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University Convocation It has been conceded that the Board of Regents made no mistake in changing the date of meeting of the University Convocation from June to October. The experiment was successful. The program was exceptionally good, every paper and address striking a hopeful note for the cause of education in this State. Congratulation and confidence in the Education Department and the plans of Commissioner Draper were expressed freely, most of the delegates rather admiring the frankness and firmness of his remarks concerning examinations and the distribution of academic money. However, Vice-Chancellor McKelway's statement that “where there was conflict there is now concord,” must be taken with a grain of salt, for while there may be no friction within, there certainly has been strong opposition in some parts of the State to rulings that have appeared to be dangerously Czaratic, but largely because the motives of the Education Department have not been well understood. When the people realize more fully that it is the purpose of the Department “to articulate with all the life of all the people and with all the aspirations of all the people,” then and only then will its work be vindicated. It is for the schoolmaster who attended the Convocation to carry back to his community that spirit of confidence which it has been the endeavor of the Commissioner to inspire, and help the people understand that the Department has “no purpose and no ambitions but to make an educational administration that shall be worthy of and acceptable to the Empire State.'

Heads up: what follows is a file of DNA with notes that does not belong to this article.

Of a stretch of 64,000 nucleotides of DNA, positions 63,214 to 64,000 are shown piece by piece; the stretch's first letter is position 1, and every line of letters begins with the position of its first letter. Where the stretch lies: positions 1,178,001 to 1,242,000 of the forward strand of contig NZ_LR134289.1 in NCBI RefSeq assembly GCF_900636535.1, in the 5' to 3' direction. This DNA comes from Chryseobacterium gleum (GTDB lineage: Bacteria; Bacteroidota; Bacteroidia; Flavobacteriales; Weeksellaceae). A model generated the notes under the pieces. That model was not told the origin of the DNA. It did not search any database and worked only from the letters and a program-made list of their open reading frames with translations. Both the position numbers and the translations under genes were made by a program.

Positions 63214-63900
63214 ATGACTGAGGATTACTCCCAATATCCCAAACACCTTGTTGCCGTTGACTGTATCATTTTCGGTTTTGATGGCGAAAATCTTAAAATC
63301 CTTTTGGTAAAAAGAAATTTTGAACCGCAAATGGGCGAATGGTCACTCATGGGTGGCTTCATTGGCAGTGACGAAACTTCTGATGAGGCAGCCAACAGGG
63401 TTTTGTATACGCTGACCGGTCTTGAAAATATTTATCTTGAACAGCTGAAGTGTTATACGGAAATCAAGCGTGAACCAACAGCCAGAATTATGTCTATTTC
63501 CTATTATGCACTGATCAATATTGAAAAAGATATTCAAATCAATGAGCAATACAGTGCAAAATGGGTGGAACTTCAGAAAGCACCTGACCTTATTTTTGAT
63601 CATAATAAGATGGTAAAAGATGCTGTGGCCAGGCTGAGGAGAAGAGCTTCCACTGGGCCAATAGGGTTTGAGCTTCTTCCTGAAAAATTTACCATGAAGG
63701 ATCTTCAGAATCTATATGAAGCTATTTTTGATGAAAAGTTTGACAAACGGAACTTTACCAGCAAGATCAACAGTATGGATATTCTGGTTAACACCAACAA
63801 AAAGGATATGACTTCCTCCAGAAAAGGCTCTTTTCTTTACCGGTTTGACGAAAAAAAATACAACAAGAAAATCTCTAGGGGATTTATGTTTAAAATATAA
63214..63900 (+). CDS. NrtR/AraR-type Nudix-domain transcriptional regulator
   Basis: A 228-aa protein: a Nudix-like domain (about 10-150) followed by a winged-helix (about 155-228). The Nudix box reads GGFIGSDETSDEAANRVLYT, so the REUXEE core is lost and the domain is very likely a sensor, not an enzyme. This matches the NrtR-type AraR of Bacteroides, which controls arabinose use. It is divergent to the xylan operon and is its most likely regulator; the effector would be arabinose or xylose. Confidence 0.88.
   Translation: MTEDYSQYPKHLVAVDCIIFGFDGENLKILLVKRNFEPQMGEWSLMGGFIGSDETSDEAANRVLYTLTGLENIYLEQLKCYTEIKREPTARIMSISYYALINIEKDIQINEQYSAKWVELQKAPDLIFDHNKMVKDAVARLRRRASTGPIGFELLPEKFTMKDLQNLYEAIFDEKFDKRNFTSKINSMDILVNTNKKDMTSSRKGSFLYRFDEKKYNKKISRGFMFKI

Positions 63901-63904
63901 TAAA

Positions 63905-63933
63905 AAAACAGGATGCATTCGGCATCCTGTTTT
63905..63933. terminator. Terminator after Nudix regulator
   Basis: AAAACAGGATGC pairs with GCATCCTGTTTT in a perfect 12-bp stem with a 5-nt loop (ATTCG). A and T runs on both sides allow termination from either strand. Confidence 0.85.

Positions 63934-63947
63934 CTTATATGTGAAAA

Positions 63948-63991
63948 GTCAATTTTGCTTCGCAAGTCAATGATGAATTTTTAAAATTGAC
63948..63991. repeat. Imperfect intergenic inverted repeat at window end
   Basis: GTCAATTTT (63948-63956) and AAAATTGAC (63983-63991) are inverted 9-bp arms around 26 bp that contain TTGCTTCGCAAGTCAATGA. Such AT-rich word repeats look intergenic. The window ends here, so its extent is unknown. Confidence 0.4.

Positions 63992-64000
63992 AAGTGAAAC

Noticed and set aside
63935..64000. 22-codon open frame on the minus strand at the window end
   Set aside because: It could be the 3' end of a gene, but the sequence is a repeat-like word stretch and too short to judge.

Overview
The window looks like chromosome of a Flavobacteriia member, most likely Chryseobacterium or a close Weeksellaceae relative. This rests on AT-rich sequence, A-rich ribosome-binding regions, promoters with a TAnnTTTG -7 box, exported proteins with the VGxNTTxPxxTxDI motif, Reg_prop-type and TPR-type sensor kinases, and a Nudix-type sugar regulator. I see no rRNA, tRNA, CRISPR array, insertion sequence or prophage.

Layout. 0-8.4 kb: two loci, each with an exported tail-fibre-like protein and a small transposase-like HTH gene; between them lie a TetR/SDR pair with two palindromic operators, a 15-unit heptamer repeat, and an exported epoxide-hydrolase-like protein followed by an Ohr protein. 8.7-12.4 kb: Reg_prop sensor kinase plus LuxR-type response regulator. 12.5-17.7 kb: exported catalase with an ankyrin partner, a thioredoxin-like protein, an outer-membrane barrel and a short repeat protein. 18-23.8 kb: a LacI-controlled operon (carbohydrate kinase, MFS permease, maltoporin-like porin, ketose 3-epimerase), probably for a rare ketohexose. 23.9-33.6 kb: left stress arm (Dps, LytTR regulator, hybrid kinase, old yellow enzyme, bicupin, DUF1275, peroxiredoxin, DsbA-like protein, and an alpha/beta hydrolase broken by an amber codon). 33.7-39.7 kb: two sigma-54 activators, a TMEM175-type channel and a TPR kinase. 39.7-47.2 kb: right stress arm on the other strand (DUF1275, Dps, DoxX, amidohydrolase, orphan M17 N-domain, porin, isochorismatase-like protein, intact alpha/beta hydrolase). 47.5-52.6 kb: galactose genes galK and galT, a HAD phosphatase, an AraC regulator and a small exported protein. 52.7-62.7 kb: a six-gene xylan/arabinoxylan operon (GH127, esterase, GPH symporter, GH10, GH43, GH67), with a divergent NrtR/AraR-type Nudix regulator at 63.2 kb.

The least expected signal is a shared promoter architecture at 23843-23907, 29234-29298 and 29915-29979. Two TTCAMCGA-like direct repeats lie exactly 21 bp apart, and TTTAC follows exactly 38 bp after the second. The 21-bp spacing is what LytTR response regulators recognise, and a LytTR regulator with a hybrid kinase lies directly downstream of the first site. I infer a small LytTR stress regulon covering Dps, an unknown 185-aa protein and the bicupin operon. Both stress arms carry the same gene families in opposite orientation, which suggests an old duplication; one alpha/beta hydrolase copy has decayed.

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A Plan for Rural Supervision For several years the State Department of Education and various educational bodies have been trying to devise a system of school supervision which will meet more adequately the needs of the rural districts and villages of less than 5,000 population. The question was taken up by the Associated Academic Principals in 1903, and a committee of five was selected to try to secure legislation which would give to schools employing twelve or more teachers and not employing a superintendent the same help from the State that villages and districts of over 5,000 population receive, namely, the $800 supervision quota. The time was not propitious for promoting the matter, as the legislature was then considering